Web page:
Irinotecan is hydrolyzed in vivo by carboxylesterase (CE) into an active metabolite 7-ethyl-10-hydroxycamptothecin (SN-38). The latter is a topoisomerase I inhibitor that inhibits repair of broken single-stranded DNA, disrupts DNA replication and transcription, and exerts cytotoxic effects. SN-38 is inactivated by UGT1A1 as glucuronic acid product SN-38G, which is excreted into the intestine through the bile and is transformed into SN-38 by the intestinal bacterial β-glucuronidase, thereby inducing mucosal injury and delayed-onset diarrhea. UGT1A1 enzyme in the intestine can re-catalyze SN-38 for SN-38G detoxification. Therefore, the adverse reactions of irinotecan are related to its main drug-metabolizing enzyme UGT1A1, whose activity is affected by polymorphism. UGT1A1*28 polymorphism and irinotecan-related adverse reactions have been reported in many studies, but the correlation between UGT1A1*6 polymorphism and adverse reactions of irinotecan remains unclear. Several studies, with conflicting results, have indicated that the UGT1A1 polymorphism has insufficient sensitivity and specificity in predicting the adverse effects of irinotecan. The results of different ethnic groups in the same race are rarely reported. In addition, the role of UGT1A1 polymorphism in predicting the toxicity in patients receiving different doses of irinotecan is clinically controversial.

Due to differences in genetic background, different UGT1A1 mutation sites exist among various ethnic groups, which is responsible for different incidences of toxicity between different populations in eastern and western countries receiving irinotecan treatment. Studies on the distribution of UGT1A1 *28 and *6 polymorphisms have demonstrated that UGT1A1 * 28 homozygous mutant TA7/7 accounts for 10~15% and 12~27% in the Caucasian and African populations, respectively [14, 15], while its mutation rate is only 1.2~4.7% in Asian population [16, 17]. Nakaura et al. [18] showed that the wild-type UGT1A1*28 accounted for 46 and 76% in the Caucasian and Asian populations, respectively, indicating significant inter-ethnic differences. Etienne-Grimald et al. [19] concluded that UGT1A1*28 had the highest expression frequency in Americans and Caucasians, accounting for 38~45% and 29~39%, respectively, while a mutation frequency of about 15~18% in Asians, of which the homozygous mutation type accounted for 3%. Zhang et al. [20] investigated the distribution of UGT1A1*28 polymorphism in 517 Han patients, and found that UGT1A1*28 TA6/6, TA7/6 and TA7/7 accounted for 77.2, 22 and 0.8%, respectively. In this study, the distribution frequencies of wild-type and heterozygous-type UGT1A1*28 were 69.8 and 30.2%, respectively, in 86 patients in Guangxi Zhuang, with no homozygous-type case, which indicated that the homozygous mutation rate was further reduced as compared to the Asian Han ethnicity.

UGT1A1*6 is a unique UGT1A1 mutation type in Asian populations. The frequencies of UGT1A1*6 homozygous mutant A/A in Koreans and Japanese were reported to be 7 and 4%, respectively, while the frequencies of UGT1A1*6 G/G, G/A and A/A in Han Chinese were 66.9, 29.3 and 3.8%, respectively [20]. This study revealed that the frequencies of wild-type, heterozygous-type and homozygous-type UGT1A1*6 in Guangxi Zhuang were 76.7, 20.9 and 2.3%, respectively, which differed from the reported distribution frequencies of genetic polymorphisms in Europeans and Americans, wherein the mutation rate was slightly lower than that in Chinese Han and other Asians. However, this may be due to a small sample size. Equilibrium test of UGT1A1*28 and UGT1A1*6 allelic frequencies in this study revealed that the samples were in accordance with the Hardy-Weinberg equilibrium, derived from a larger and randomized marriage-balanced population, and was representative.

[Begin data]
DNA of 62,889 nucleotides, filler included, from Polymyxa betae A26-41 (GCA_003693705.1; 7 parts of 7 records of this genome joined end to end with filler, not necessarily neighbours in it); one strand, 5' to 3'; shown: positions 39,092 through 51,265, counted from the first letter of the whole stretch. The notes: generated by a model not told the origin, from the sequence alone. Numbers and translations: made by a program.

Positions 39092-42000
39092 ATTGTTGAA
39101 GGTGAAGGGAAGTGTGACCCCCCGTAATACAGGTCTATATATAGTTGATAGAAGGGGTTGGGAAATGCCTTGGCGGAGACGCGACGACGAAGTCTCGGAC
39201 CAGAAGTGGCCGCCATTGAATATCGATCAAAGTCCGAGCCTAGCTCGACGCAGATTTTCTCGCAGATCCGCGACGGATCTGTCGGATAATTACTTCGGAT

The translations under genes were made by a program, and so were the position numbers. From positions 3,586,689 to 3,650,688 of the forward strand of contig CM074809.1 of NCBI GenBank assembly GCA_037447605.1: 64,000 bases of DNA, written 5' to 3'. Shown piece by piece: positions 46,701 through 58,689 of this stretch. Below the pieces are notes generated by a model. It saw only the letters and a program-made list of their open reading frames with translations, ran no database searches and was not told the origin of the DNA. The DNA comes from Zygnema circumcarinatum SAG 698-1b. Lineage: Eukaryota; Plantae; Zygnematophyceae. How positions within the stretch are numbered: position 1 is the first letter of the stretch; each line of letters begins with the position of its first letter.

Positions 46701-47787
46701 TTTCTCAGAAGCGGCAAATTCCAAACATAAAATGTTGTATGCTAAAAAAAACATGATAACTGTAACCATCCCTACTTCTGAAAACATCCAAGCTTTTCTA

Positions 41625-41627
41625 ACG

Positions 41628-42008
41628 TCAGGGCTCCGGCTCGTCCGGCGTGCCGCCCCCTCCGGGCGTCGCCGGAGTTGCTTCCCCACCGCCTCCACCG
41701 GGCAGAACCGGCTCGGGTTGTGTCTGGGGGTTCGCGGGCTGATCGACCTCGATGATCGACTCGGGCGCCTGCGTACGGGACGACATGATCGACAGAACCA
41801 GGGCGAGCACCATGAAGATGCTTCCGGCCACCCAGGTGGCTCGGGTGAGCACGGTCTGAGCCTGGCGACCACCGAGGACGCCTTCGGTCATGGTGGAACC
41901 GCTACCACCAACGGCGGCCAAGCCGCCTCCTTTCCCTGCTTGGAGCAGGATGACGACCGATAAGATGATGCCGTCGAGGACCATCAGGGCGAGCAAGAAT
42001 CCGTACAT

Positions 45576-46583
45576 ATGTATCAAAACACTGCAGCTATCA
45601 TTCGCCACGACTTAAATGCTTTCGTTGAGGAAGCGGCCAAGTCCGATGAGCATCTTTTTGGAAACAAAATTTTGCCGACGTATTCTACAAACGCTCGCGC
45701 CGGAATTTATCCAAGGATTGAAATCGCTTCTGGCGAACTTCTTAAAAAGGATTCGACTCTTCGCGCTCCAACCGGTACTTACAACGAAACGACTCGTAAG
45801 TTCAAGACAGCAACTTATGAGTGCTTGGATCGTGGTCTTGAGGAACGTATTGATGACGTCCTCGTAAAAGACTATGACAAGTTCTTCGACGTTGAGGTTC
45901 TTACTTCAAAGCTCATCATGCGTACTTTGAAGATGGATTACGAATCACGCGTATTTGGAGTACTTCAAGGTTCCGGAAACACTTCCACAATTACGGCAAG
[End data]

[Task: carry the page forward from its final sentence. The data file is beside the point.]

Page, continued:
Clinical studies have shown that Caucasians with UGT1A1*28 gene mutants (TA6/7 and TA7/7) have a higher risk of severe granulocytopenia and diarrhea than those with wild-type UGT1A1*28 (TA6 /6) after receiving irinotecan [21]. In our study, Guangxi Zhuang patients with UGT1A1*28 mutations showed a higher risk of 3~4 grade delayed-onset diarrhea as compared to those with wild-type UGT1A1*28 (30.8% vs. 11.7%, p = 0.044), but did not have a higher risk of 3~4 grade neutropenia (34.6% vs. 15.0%, p = 0.112), which was consistent with other domestic reports [22]. Moreover, Guangxi Zhuang patients with UGT1A1*6 mutations had a higher risk of 3~4 grade delayed-onset diarrhea after receiving irinotecan (45% vs. 9.1%, p = 0.001), and an increased risk of 3~4 grade neutropenia (40% vs. 15.2%, p = 0.017), which was consistent with numerous clinical studies in Japan [23,24,25]. The correlation between UGT1A1 genotype and adverse reactions of irinotecan remains controversial. For the effect of UGT1A1* 28 mutant on delayed-onset diarrhea and 3~4 grade granulocytopenia, only one adverse reaction was mentioned in some studies. For example, Miyata et al. only compared the risk of neutropenia, but not the risk of delayed-onset diarrhea [26]. Also, the predictive effects were refuted in some studies, but supported in other studies. Some studies supported the predictive effect on 3~4 grade neutropenia but refuted the risk of delayed-onset diarrhea [17], while others supported the occurrence of delayed-onset diarrhea but refuted the risk of 3~4 grade neutropenia [22]. In addition to the racial differences, we believe it is also related to the dose of irinotecan. In many studies, Caucasians were enrolled and a larger initial dose of irinotecan may have been selected, but the dose of irinotecan was not investigated. Previous studies revealed that UGT1A1*28 and UGT1A1*6 have a predictive effect on the adverse reactions of intermediate or high dose of irinotecan, but not on a low dose of irinotecan [27]. In this study, the homozygous and heterozygous mutations of UGT1A1 showed a predictive effect when the dose of irinotecan was reduced. For UGT1A1*28 and UGT1A1*6, the incidence of 3~4 grade neutropenia and 3~4 grade diarrhea significantly declined in both the dose reduction and non-reduction groups.